February 7, 2011


An aurora is a natural light display in the sky, particularly in the polar regions, caused by the collision of charged particles directed by the Earth's magnetic field. An aurora is usually observed at night and typically occurs in the ionosphere. It is also referred to as a polar aurora or, collectively, as polar lights. These phenomena are commonly visible between 60 and 72 degrees north and south latitudes, which place them in a ring just within the Arctic and Antarctic polar circles.Auroras do occur deeper inside the polar regions, but these are infrequent and often invisible to the naked eye.

In northern latitudes, the effect is known as the aurora borealis (or the northern lights), named after the Roman goddess of dawn, Aurora, and the Greek name for the north wind, Boreas, by Pierre Gassendi in 1621. The chance of visibility of the aurora borealis increases with proximity to the North Magnetic Pole.Auroras seen near the magnetic pole may be high overhead, but from farther away, they illuminate the northern horizon as a greenish glow or sometimes a faint red, as if the Sun were rising from an unusual direction. The aurora borealis most often occurs near the equinoxes. The northern lights have had a number of names throughout history. The Cree call this phenomenon the "Dance of the Spirits". In Europe, in the Middle Ages, the auroras were commonly believed a sign from God.

Its southern counterpart, the aurora australis (or the southern lights), has similar properties, but is only visible from high southern latitudes inAntarctica, South America, or Australasia. Australis is the Latin word for "of the South".

Auroras can be spotted throughout the world and on other planets. They are most visible closer to the poles due to the longer periods of darkness and the magnetic field.

Modern style guides recommend that the names of meteorological phenomena, such as aurora borealis, be uncapitalized.

In Bulfinch's Mythology from 1855 by Thomas Bulfinch there is the claim that in Norse mythology:

The Valkyrior are warlike virgins, mounted upon horses and armed with helmets and spears. /.../ When they ride forth on their errand, their armour sheds a strange flickering light, which flashes up over the northern skies, making what men call the "aurora borealis", or "Northern Lights".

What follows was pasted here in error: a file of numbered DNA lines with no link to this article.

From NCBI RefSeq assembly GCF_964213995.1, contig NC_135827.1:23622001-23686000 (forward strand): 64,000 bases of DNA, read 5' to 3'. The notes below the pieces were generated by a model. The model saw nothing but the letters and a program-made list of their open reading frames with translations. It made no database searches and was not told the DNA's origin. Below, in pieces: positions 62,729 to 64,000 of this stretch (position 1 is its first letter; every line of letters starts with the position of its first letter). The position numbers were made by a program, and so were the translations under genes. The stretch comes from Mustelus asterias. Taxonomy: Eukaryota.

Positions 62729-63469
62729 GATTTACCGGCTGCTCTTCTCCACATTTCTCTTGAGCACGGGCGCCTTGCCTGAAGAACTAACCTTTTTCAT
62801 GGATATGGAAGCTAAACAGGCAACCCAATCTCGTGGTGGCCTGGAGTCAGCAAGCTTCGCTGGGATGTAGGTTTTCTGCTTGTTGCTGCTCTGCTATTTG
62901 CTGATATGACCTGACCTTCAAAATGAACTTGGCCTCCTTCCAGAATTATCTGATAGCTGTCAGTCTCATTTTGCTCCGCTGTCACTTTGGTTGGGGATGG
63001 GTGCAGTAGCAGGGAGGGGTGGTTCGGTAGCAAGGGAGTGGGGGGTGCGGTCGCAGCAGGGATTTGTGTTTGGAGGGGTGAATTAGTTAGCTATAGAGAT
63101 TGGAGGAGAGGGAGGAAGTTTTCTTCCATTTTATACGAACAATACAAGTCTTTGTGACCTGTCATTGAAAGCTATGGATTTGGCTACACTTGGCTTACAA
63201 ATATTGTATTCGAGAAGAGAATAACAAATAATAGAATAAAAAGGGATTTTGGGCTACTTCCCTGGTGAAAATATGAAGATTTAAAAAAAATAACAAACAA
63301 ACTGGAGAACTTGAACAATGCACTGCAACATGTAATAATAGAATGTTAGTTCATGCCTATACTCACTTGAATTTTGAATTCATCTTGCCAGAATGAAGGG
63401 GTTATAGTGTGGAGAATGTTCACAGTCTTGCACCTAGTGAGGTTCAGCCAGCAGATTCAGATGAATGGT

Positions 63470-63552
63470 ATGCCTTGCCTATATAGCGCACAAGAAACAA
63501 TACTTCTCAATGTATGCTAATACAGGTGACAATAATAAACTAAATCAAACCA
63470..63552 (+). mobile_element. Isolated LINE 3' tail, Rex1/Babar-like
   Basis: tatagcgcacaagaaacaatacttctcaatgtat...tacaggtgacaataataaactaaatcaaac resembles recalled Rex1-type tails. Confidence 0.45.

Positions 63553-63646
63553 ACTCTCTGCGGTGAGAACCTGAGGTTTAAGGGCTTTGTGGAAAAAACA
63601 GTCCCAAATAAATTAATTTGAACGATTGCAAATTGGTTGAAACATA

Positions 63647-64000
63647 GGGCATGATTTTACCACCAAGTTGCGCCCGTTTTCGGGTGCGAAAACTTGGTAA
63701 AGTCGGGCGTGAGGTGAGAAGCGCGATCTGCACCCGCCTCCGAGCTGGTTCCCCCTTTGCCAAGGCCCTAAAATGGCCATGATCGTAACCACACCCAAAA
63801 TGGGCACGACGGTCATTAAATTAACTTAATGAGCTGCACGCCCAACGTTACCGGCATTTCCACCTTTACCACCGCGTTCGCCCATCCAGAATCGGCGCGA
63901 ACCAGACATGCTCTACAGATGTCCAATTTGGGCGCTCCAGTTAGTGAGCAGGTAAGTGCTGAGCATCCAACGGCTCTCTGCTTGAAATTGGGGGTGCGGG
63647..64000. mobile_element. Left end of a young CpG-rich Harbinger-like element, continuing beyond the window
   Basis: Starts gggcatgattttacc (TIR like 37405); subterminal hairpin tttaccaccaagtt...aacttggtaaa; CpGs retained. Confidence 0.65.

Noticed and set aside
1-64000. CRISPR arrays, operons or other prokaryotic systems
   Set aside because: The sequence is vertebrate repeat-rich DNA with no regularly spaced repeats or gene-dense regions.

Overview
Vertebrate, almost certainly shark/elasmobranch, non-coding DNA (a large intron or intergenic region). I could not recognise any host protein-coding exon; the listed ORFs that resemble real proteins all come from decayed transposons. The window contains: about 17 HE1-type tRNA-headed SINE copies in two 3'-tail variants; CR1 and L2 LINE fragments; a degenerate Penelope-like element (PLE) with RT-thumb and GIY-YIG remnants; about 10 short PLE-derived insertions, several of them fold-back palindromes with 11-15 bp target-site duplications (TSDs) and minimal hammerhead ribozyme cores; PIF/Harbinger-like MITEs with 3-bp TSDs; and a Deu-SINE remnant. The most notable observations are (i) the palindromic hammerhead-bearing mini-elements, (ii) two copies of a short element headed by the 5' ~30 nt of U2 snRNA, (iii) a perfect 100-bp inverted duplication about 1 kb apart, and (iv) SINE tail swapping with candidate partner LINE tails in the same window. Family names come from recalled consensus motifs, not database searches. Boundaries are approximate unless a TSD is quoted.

While a striking notion, there is not a vast body of evidence in the Old Norse literature supporting this assertion. Although auroral activity is common over Scandinavia and Iceland today, it is possible that the Magnetic North Pole was considerably further away from this region during the centuries before the documentation of Norse mythology, thus explaining the lack of references.

The first Old Norse account of norðrljós is found in the Norwegian chronicle Konungs Skuggsjá from AD 1230. The chronicler has heard about this phenomenon from compatriots returning from Greenland, and he gives three possible explanations: that the ocean was surrounded by vast fires, that the sun flares could reach around the world to its night side, or that glacierscould store energy so that they eventually became fluorescent.

In ancient Roman mythology, Aurora is the goddess of the dawn, renewing herself every morning to fly across the sky, announcing the arrival of the sun. The persona of Aurora the goddess has been incorporated in the writings of Shakespeare, Lord Tennyson and Thoreau.

An image of an aurora was used as part of the emblem for the 1994 Winter Olympics in Lillehammer.

English author Philip Pullman's trilogy of novels, His Dark Materials, explores the nature of the aurorae from a science-fiction standpoint, specifically in Northern Lights, in which aurorae are explained to be areas where the boundaries between parallel universes are especially weak. In the world of Lyra Belacqua, when one peers into the aurora borealis, he or she can faintly see the skyline of a city beyond, in another universe.

November 12, 2010


Cappadocia which is unique in the world and is a miraculous nature wonder is the common name of the field covered by the provinces of Aksaray, Nevsehir, Nigde, Kayseri and Kirsehir in theCentral Anatolian region.

In the upper Myosen period in the Cappadocia region as a result of the vulcanic eruptions occurred in Erciyes, Hasandag and Gulludag, in the region was formed a large tableland from the vulcanic tufas and together with the eros